The date that I went on a short while ago was by far among the best first-glance interactions that I have had with a person of the opposite sex in as long as I remember. She sipped her white wine and I submerged my psyche in my second double-shot of Kahlua. The thick bitter liquid was at the right temperature, thanks to the two cubes of ice that shined in the glass and glittered under the dim light of the cozy pub that I had chosen for our special night.
We spoke at length of existence and agency. Whether the table in front of us existed, and if there are different kinds of existence. More specifically, whether we existed in a way similar to that of the table. If agency was a phenomenon to be analyzed, or if it was merely the mirage of the coexistence of the multitude of cells that constitute us. My companion did not miss the opportunity and opined that a true relationship happens at the atomic level, and not on the more apparent conscious stage. A nuclear physicist by profession, and passion as well, as I was to reckon soon, her view of the now was intimately based upon the physical, as opposed to the magic of a notion of the supernatural.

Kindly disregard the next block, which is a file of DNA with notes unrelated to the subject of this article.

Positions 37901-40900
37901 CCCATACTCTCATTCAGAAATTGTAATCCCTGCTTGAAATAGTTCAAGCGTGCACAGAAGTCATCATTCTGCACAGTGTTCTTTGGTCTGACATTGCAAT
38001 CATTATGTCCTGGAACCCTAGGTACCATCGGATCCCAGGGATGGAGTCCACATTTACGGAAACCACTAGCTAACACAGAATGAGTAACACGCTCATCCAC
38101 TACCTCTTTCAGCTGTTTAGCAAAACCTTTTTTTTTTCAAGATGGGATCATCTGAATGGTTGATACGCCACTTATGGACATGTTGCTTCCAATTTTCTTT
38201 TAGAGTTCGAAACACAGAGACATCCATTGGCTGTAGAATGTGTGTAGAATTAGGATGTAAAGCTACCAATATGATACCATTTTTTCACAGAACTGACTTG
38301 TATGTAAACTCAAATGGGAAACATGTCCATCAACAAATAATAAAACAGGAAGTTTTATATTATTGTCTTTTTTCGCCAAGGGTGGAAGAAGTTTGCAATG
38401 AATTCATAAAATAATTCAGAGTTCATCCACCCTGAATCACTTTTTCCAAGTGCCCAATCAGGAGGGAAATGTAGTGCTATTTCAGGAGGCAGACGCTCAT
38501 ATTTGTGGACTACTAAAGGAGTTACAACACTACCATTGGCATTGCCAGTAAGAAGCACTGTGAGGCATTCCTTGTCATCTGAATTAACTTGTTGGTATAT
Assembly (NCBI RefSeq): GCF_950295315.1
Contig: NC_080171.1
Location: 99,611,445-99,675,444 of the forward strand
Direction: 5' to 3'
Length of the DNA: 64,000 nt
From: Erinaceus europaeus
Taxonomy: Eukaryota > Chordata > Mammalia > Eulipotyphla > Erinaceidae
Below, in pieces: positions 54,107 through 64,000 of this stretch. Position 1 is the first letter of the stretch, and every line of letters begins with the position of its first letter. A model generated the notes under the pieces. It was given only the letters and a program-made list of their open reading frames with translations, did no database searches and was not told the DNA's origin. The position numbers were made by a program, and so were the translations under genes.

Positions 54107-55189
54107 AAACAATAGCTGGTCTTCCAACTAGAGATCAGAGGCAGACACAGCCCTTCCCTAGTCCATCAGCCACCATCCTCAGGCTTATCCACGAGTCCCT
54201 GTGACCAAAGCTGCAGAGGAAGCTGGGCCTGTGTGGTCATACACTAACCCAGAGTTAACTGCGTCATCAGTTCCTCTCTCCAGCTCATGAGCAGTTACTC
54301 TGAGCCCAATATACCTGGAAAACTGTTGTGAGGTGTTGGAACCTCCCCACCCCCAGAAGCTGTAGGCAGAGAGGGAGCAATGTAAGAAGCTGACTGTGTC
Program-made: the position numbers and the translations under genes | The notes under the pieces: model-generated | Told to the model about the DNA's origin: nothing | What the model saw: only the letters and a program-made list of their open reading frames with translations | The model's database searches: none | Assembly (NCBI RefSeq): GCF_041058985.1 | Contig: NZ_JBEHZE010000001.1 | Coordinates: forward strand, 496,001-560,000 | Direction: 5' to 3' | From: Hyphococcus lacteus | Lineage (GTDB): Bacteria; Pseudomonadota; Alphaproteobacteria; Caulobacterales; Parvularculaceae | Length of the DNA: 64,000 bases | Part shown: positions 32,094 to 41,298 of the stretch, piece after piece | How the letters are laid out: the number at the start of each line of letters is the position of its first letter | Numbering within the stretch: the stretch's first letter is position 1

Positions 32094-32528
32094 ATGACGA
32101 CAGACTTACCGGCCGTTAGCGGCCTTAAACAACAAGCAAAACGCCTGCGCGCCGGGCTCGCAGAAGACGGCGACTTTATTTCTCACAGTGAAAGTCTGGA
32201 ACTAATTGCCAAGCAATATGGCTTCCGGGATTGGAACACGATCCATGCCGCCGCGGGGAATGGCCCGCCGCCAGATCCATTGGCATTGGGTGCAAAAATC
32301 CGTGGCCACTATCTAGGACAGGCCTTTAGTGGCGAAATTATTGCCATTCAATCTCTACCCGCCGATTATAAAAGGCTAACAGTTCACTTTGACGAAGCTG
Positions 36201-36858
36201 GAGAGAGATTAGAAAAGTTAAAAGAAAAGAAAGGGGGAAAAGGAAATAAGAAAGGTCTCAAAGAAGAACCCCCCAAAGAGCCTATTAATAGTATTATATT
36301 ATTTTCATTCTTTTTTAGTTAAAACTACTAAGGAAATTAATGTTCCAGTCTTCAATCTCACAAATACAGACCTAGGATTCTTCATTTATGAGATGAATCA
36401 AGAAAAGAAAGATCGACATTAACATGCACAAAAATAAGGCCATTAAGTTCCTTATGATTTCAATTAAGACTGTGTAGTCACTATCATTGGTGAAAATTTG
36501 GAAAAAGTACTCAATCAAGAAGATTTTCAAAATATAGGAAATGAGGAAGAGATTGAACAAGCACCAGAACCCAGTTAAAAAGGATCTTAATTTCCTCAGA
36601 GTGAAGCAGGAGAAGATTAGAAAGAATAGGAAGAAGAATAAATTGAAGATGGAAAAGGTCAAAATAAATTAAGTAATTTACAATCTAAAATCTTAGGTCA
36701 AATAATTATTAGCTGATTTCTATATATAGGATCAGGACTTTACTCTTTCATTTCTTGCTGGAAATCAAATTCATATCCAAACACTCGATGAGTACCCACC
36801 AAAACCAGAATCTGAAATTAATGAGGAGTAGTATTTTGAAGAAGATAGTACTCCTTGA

We “met” less than one hundred hours prior to that rendezvous on a dating app. I had set up a profile that reeked of distaste for the mediocrity of the mainstream and would urge only the one who “thinks Chomsky is important” to bother to cause a splash in the electromagnetic ether that we have become used to accepting as a sixth sense that connects our brains absent of the need for physical proximity. She liked me and then sent me a “Hi :)” message.
I would have not noticed the like, had I not paid the premium that allows one to have a full picture of her presence in that environment. In other words, you can interact with the app, or rather allow the app to interact with you, in two distinct ways. One, you are a freeloader; You set up a profile and like people and wait to be liked and called upon. When people interact with you, however, you don’t see the details. “Someone liked you”, that is what you are told. Someone. One person amongst the eight billion occupants of the planet thinks that you are worthy of a few seconds of her time. Or his time. Or its time. How many years in the future and we would first encounter and then get used to, as we always do, bots running people’s presence on the web? What if it is an app that is “liking” me? Maybe it wants to test the waters before the master allocates a minuscule of her attention to me?